All in all the system adds up to some serious potential benefits across a range of multi-wheeled vehicle applications. The combination of lighter weight, torque vectoring and skid steering makes for greater mobility, while the integrated gearbox means that the whole vehicle becomes inherently easier to drive.
It also potentially brings some fuel savings too, which is an important bonus when the range of the vehicle is limited only by the size of its diesel tank, and doing away with all the traditional under-vehicle drive train and axles opens up huge design freedoms for the next generations of 8x8s and their kin.
Unquestionably however, it is the enhanced survivability that comes with all of this which resonates most strongly with modern thinking. It is, Goldsack says, “what I personally believe is the major argument for hub drives in 8-wheeled armoured vehicles.” Given the bitter and bloody lessons learnt in Iraq and Afghanistan, future generations of ground troops would undoubtedly agree.
Changing shape of armour
It all fits well with fundamental ground-swell of change that is reshaping armoured vehicles as a whole. For decades, the trend has been towards increasingly heavy, decreasingly mobile and ever more expensive combat platforms, caught up in an arms race between protective armour and armour piercing weapons. Today, a little over 100 years on from the advent of mechanised warfare, defence contractors and military research establishments, such as the US Defense Advanced Research Projects Agency (DARPA) and the UK’s own Defence Science and Technology Laboratory (Dstl) are thinking differently.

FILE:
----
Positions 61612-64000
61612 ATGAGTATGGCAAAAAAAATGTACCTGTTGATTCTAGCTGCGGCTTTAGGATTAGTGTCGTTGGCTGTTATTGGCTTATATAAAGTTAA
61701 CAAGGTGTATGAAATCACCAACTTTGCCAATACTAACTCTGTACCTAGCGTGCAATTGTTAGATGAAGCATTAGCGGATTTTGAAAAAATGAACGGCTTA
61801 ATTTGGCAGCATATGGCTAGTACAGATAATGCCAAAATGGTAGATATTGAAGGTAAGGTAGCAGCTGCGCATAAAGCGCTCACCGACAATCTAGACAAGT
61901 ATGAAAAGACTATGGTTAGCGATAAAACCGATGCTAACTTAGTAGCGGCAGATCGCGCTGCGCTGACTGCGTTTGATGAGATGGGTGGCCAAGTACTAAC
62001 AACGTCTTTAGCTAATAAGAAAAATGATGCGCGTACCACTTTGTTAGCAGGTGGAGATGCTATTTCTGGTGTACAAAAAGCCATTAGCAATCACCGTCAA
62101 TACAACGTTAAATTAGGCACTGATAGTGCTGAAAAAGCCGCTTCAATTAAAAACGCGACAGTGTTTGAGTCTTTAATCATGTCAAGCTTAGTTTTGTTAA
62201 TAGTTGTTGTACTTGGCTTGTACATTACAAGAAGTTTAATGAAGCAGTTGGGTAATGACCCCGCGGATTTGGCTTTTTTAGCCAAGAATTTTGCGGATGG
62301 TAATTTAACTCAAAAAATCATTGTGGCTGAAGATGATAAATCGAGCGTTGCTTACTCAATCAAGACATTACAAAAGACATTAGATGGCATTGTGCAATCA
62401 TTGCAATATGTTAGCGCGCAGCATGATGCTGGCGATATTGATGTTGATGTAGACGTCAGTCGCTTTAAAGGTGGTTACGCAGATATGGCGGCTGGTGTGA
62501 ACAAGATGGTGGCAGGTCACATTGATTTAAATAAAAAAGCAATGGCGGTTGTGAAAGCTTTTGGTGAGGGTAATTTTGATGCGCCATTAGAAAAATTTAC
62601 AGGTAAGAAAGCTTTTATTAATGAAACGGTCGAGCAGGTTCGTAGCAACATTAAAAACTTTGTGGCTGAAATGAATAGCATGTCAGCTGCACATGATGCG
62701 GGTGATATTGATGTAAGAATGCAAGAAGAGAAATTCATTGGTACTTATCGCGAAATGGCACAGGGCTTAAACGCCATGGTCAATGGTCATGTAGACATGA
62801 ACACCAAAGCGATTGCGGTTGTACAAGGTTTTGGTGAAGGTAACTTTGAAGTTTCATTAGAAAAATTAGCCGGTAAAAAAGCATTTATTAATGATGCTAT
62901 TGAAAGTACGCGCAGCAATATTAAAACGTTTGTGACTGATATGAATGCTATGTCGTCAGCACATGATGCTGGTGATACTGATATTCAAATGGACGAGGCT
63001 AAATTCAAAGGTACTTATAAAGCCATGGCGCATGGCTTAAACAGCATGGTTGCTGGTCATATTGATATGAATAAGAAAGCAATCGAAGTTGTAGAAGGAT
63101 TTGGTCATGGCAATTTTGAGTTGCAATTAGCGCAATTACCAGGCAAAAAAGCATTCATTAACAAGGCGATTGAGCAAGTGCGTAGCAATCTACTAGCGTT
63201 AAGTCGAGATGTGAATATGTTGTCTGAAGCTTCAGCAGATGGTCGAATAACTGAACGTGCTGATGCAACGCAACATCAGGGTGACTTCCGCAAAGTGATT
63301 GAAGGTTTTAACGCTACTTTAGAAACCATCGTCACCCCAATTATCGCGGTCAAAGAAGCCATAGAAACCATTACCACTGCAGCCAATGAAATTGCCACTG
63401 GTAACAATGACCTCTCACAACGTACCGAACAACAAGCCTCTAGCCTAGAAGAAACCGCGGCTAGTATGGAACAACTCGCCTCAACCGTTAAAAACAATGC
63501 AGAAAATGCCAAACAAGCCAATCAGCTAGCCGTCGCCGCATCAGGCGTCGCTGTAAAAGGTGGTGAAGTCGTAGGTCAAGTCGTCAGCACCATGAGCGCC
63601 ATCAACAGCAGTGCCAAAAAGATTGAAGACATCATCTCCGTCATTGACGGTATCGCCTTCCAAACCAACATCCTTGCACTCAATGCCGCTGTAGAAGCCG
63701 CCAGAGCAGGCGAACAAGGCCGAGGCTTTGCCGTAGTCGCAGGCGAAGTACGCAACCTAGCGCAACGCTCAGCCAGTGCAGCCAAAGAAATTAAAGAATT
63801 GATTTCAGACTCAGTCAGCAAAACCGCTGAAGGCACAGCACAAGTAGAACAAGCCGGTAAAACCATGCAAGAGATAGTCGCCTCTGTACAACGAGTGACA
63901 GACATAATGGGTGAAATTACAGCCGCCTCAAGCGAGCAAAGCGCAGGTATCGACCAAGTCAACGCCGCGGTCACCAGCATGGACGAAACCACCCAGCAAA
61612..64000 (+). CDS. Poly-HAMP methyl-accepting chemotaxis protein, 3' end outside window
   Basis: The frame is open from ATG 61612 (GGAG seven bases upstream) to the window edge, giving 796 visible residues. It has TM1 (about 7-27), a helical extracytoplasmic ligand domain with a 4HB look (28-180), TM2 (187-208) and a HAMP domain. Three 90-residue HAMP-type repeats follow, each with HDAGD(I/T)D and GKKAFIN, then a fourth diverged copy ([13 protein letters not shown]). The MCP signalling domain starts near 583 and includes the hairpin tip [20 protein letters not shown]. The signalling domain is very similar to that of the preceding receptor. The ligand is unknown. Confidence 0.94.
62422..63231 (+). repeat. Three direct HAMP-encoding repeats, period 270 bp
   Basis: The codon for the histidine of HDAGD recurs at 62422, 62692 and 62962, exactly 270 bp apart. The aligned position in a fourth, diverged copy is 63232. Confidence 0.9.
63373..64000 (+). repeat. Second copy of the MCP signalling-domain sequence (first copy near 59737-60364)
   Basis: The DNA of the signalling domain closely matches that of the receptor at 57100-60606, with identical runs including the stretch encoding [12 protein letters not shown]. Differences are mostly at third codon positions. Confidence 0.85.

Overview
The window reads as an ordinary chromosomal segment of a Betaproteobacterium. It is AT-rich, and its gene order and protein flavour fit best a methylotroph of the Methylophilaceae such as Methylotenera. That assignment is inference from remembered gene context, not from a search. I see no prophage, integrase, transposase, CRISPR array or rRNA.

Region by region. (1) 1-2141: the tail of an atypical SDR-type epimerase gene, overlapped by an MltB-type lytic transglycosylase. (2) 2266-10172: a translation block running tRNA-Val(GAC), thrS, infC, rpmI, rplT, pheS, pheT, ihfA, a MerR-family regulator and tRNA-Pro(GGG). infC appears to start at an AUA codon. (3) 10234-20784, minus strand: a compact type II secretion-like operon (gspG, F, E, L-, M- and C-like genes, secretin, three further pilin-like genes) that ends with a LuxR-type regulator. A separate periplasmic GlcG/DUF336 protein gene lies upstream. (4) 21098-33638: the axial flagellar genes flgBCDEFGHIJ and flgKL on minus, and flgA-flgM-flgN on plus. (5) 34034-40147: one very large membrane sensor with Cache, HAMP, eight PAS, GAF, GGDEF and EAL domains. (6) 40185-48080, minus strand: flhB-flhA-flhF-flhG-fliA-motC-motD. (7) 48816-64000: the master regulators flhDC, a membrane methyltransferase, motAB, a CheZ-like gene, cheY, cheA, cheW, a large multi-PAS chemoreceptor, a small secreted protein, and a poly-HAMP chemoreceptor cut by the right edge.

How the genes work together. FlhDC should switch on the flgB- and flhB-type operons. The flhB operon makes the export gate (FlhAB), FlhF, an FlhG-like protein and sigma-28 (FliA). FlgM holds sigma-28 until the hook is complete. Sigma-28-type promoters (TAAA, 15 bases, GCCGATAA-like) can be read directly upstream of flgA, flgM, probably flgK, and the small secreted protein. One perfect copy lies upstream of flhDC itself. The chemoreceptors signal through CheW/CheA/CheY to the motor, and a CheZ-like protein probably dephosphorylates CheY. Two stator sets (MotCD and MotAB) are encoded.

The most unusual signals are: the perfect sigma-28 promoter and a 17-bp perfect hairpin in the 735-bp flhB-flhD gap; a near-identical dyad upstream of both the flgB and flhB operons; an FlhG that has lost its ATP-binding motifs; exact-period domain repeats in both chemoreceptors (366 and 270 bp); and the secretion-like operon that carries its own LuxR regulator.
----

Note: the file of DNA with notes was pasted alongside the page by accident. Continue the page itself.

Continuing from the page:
Major Christopher Orlowski, the program manager for DARPA’s Ground X-Vehicle Technology (GXV-T) has summed it up as the end of the old “more armour equals more protection” mantra. On the DARPA website, he writes “considering tactical mobility, strategic mobility, survivability and cost, innovative and disruptive solutions are necessary to ensure the operational viability of the next generation of armoured fighting vehicles.”
The hub-drive is clearly just that kind of innovative solution; back in September 2015, QinetiQ announced the award of a $1.5 million USD contract under the GXV-T programme, and DARPA followed that with a further $2.7m USD last August. Unsurprisingly, the company has seen wider interest growing in the technology too, particularly from defence primes, vehicle manufacturers and vehicle sub-system vendors – so just how long will it be before we are building all military vehicles this way?
“There is nothing technologically stopping it,” Goldsack says. “It could be soon.”